I sailed back to the dock with my daughter Allie who had sailed a Laser down to watch the racing. Allie was asking Anna (Gold Medal Laser Radial) for pointers between races. It is cool to see what an icon Anna is for young women in the sport.

After the racing, Tom Leweck hosted a panel with Zack Railey, Ken Read, Anna and myself. The subject varied from the Volvo to the Olympics and yes a bit of the AC.
But really, none of us know what is happening with the AC except that it is bad. Having said that, tomorrow should be an interesting day in court in New York as the judge has called in three "sailing experts" to help her sift through the muck.

The crowd had some good questions and listened attentively. I have to say, that the passion fell to Zack and Anna. They are the USA's two best prospects in our sport. Both in their early 20's, both with Olympic medals already. The world is theirs and they are going for it. Both are specifically training for the 2012 Olympics in England. We, the USA, really need to support these great athletes!

Tomorrow is a day off from the racing here which resumes Thursday. I am leaving Friday for Nice and the Louis Vuitton Trophy, so I will miss the semi finals and finals.

Going for some snorkeling and windsurfing tomorrow.

Cayard Sailing
Bitter End Yacht Club

Wednesday 4 November 2009

Auckland to Russell daysail part of 49er duo’s training

by Jodie Bakewell-White

Peter Burling and Blair Tuke update us on their continued campaigning in the 49er skiff:

They have trained through winter out of Royal Akarana Yacht Club in Auckland, competing in the NZ Youth Match Racing Nationals in Wellington during September, and a number of other events.

They now have a brand new Mackay 49er and are enjoying the precision of the stiff hull.

A big challenge was taking a shot as unofficial entrants at the 119nm course from Auckland to Russell on the same day as the HSBC Premier Coastal Classic yacht race.

Peter and Blair completed that course in 9.5 hours, much of it under a fantastic gennaker ride and two sail reaching, until Brett when the last 15nm was a gruelling beat into Russell.

Two pitchpole capsizes led to some great bruises, but they are now refreshed and ready to continue their race campaign, which includes the 49er World Champs in the Bahamas in January. The fitness and sailing training continues, while Peter finishes his University engineering exams, and Blair his last electrical exam in November. The pair will fly to Sydney later this month to train and race in the Australian 49er Nationals, and the Sydney International and Sail Melbourne Nationals.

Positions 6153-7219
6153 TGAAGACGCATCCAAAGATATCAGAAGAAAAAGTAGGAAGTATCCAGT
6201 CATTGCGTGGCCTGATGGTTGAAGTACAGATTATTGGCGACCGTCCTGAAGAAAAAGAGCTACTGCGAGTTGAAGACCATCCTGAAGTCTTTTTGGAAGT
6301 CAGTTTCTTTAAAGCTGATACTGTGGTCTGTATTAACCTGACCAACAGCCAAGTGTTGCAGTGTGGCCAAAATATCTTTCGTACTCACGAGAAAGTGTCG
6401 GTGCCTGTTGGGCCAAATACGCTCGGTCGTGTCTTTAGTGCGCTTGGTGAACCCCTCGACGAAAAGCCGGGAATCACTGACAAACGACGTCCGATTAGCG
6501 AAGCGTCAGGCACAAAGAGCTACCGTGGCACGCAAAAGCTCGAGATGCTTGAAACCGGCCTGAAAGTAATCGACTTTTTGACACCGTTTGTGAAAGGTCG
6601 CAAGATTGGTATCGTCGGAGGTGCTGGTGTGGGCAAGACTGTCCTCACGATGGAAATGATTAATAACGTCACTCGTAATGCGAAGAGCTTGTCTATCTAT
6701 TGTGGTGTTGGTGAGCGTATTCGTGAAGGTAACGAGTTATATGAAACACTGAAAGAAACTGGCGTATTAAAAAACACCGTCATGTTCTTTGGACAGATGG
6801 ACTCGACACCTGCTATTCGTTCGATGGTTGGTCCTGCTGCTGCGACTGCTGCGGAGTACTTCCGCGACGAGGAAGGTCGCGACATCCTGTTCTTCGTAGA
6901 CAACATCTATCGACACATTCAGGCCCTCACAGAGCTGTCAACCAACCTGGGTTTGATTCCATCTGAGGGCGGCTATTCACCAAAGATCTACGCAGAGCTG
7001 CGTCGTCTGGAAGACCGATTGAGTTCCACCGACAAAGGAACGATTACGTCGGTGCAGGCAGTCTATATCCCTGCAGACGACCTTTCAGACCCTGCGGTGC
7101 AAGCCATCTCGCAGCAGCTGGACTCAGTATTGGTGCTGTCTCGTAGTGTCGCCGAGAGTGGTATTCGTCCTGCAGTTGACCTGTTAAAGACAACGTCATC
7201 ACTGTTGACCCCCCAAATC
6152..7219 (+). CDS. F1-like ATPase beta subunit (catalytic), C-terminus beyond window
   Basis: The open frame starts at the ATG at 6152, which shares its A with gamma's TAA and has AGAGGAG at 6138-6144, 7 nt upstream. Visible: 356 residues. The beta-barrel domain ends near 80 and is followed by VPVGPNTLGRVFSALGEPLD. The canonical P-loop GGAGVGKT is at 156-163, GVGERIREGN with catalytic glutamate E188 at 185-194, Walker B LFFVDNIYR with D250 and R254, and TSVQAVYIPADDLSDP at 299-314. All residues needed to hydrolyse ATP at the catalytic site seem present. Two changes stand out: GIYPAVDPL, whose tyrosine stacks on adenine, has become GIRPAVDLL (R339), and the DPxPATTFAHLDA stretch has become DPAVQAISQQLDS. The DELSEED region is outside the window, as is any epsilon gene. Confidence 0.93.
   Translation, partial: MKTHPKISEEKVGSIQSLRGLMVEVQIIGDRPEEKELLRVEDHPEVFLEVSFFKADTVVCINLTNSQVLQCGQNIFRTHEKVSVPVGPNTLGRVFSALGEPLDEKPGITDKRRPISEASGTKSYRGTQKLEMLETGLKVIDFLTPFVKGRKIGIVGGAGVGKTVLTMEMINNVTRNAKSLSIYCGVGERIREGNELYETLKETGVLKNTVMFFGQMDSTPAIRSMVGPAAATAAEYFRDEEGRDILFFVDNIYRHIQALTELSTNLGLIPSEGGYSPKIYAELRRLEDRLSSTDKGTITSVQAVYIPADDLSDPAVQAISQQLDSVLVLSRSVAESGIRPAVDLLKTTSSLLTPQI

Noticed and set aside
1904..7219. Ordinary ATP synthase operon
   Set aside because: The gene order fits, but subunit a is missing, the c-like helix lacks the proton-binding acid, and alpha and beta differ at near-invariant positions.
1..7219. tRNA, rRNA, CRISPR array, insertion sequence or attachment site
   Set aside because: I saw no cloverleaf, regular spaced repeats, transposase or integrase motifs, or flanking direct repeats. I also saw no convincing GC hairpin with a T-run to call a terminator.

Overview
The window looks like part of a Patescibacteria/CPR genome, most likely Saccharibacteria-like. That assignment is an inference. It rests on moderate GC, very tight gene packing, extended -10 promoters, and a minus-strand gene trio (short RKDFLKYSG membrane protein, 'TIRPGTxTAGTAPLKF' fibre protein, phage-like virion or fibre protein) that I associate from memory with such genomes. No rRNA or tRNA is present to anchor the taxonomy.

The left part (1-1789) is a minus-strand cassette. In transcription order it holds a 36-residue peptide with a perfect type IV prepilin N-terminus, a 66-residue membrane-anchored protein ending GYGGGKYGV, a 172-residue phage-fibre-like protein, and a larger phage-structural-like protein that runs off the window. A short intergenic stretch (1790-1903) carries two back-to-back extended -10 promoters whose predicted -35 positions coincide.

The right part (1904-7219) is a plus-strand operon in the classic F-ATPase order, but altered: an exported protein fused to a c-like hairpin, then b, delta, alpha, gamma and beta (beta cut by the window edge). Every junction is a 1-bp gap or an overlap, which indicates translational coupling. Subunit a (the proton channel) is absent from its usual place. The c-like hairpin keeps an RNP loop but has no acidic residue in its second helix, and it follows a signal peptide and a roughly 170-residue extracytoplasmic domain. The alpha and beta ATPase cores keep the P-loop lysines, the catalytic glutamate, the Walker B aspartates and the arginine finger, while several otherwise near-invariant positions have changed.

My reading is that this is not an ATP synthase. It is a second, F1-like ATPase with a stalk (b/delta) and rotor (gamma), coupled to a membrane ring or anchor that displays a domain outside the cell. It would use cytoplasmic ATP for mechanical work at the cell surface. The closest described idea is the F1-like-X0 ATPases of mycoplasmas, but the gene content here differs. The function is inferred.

Yachting New Zealand

Prime Minister’s Athlete Scholarships 2010

by Jodie Bakewell-White

SPARC is now calling for applications for Prime Minister’s Scholarships for 2010. Online applications for yachting close on November 20th.

Applications can be made via the high performance sport section of SPARC’s website at A sample application is available on the SPARC website currently to aid applicants in compiling the appropriate information.

Yachting New Zealand requires that applicants submit a four year plan to accompany their application. To be eligible it is expected that applicants are currently committed to competing at a high standard at international competition in Olympic, Paralympics or International Youth Classes and have an intention to compete at either the 2012 or 1016 Olympics or Paralympics in the sport of sailing.

Members of Yachting New Zealand Squads and Teams (Olympic Squad, Olympic Development Squad, Talent Development Squad, NZL Yachting Trust Youth Team, and YNZ National Youth Squad, Paralympics Talent Development Squad), carded sailors, and previous scholarship recipients are encouraged to discuss their application with Yachting New Zealand’s Athlete Life Adviser before making application.

Carolyn Donaldson will fill in for Karin Adelinger as Yachting New Zealand’s contact person until the beginning of November. Carolyn’s details are...

Carolyn Donaldson, Athlete Life Advisor/Administrator
NZ Academy of Sport North Island
Physical Address: 71 Merton Road, Glen Innes, Auckland 1072
Postal Address: PO Box 18444, Glen Innes, Auckland 1743
Tel: 367 7165 ext 1 opt 4
Fax: 09 373 7617

All yachting applications should be received by SPARC via the online application system by the close of business Friday 20th of November 2009. Four year plans should also have been received at Yachting New Zealand by this date. Plans should be emailed to

For full scholarship information, please refer to the scholarship programme guide (also available at ) under the high performance sport section.

Yachting New Zealand

Rolex Sydney Hobart Yacht Race 2009

Robert Oatley’s Wild Oats XI emerging from the shed after being lengthened to the maximum overall length for the race 100 feet. Image copyright Andrea Francolini.

by Lisa Ratcliff

An impressive fleet of 116 has been nominated for the impending Rolex Sydney Hobart Yacht Race, one of the world's most highly regarded ocean classics.

Last year's event attracted 113 nominations and of those 100 made it to the start line on Boxing Day with 92 crossing the finish line off Hobart's historic Battery Point having completed the gruelling Bass Strait crossing.

In 2004, 116 yachts sailed south for the 60th anniversary edition and prior to that 115 made it to the start line in 1998. It's likely that this year's fleet will finish up the second largest in more than a decade.